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Article
January 1972

Drugs and Their Use-Reply

Arch Dermatol. 1972;105(1):127-128. doi:10.1001/archderm.1972.01620040087026
Abstract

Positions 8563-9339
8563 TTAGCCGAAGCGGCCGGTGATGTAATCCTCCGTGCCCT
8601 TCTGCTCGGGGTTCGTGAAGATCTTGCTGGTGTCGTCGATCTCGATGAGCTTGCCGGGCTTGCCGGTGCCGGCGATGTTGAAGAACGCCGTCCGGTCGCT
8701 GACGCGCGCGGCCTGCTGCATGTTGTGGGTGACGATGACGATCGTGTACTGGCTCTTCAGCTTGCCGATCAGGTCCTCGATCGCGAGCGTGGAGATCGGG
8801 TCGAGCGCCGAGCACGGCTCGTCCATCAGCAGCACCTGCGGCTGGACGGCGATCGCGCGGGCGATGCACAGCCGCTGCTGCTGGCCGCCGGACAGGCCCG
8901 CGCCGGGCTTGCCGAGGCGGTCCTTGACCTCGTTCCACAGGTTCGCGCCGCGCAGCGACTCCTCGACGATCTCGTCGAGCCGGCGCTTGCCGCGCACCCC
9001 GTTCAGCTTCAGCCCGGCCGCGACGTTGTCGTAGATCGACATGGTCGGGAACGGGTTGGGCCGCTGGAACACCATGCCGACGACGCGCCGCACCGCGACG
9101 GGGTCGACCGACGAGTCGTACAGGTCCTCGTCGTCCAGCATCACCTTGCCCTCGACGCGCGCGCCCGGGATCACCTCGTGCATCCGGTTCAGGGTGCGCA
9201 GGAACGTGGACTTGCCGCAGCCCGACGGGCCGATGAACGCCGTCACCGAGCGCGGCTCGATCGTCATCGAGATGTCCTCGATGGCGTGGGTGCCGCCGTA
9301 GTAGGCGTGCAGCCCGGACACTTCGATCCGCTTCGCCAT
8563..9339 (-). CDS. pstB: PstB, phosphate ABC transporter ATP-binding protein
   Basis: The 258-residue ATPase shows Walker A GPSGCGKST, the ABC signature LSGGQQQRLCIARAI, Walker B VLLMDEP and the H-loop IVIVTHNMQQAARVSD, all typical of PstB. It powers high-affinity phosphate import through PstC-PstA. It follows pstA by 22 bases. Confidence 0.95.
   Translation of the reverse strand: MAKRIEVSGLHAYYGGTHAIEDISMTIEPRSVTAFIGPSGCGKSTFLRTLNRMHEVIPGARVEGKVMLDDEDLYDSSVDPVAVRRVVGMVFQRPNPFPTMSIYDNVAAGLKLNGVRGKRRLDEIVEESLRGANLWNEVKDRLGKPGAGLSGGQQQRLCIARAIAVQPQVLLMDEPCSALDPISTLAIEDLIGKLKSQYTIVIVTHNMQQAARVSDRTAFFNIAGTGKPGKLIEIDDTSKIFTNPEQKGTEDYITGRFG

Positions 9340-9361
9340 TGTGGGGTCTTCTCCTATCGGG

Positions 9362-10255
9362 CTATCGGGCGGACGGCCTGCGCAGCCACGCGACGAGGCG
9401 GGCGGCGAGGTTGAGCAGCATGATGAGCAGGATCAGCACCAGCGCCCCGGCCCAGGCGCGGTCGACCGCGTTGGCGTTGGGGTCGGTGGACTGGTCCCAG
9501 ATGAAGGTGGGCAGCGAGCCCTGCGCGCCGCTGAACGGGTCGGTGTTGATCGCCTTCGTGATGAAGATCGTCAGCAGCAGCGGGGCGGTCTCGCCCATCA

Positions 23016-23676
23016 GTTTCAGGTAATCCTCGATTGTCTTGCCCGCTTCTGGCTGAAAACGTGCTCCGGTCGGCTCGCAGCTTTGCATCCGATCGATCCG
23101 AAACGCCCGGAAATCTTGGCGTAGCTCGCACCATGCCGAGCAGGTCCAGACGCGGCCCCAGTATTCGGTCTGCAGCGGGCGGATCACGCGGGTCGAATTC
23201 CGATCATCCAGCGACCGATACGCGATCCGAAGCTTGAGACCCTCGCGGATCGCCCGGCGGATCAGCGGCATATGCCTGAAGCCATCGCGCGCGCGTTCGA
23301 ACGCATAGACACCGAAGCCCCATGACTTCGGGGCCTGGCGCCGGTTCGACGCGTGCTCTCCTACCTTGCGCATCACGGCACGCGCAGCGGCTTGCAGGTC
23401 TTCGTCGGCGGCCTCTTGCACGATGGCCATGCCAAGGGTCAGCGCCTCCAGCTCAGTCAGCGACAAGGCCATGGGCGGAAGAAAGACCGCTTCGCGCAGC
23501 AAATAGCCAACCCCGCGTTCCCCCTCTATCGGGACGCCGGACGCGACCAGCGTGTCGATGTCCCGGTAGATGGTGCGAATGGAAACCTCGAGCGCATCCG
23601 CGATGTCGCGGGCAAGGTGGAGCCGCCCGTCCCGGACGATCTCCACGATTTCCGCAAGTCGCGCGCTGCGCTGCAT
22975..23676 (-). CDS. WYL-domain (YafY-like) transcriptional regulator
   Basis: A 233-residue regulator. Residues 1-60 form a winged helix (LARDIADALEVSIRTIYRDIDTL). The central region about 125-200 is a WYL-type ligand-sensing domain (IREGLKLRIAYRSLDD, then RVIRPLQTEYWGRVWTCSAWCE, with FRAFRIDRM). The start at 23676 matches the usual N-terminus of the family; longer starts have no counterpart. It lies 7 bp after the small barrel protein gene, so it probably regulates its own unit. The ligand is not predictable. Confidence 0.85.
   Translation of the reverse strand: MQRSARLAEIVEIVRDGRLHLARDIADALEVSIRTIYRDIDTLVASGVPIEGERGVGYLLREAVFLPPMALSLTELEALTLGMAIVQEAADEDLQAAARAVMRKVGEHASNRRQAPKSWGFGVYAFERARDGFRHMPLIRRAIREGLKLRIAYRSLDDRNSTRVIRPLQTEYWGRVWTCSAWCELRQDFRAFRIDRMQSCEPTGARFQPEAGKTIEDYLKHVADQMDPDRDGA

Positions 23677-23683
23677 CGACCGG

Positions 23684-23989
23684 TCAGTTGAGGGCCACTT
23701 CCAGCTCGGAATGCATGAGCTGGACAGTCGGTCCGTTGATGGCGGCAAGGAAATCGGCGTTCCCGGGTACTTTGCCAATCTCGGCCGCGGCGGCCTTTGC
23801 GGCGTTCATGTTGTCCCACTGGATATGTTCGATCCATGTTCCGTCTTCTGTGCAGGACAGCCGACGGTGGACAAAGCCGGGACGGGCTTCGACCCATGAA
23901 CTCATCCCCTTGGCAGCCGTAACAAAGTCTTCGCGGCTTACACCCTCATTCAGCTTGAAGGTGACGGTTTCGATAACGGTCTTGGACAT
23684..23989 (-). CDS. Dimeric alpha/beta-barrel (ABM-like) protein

To the Editor.—  Dermatologists who choose to use methotrexate for treating severe psoriasis vulgaris find themselves in a dilemma as pointed out by Robert Burns, MD. In a recent survey1 of dermatologists in private practice and in university training centers, the lack of approval of methotrexate by the FDA was a major reason for discontinuation of its use in psoriasis.The fact that methotrexate has only been approved for treatment of various neoplasms and not for treatment of psoriasis was recently examined by the Honorable L. H. Fountain's Intergovernmental Relations Subcommittee in Washington, DC, July 29 and 30, 1971. Mr Fountain pointed out that methotrexate as a drug for treatment of psoriasis, even though never approved by the Food and Drug Administration, has nevertheless not been actively opposed by the FDA. The FDA, in defense of their position as given in testimony by James D. Grant, Deputy Commissioner of

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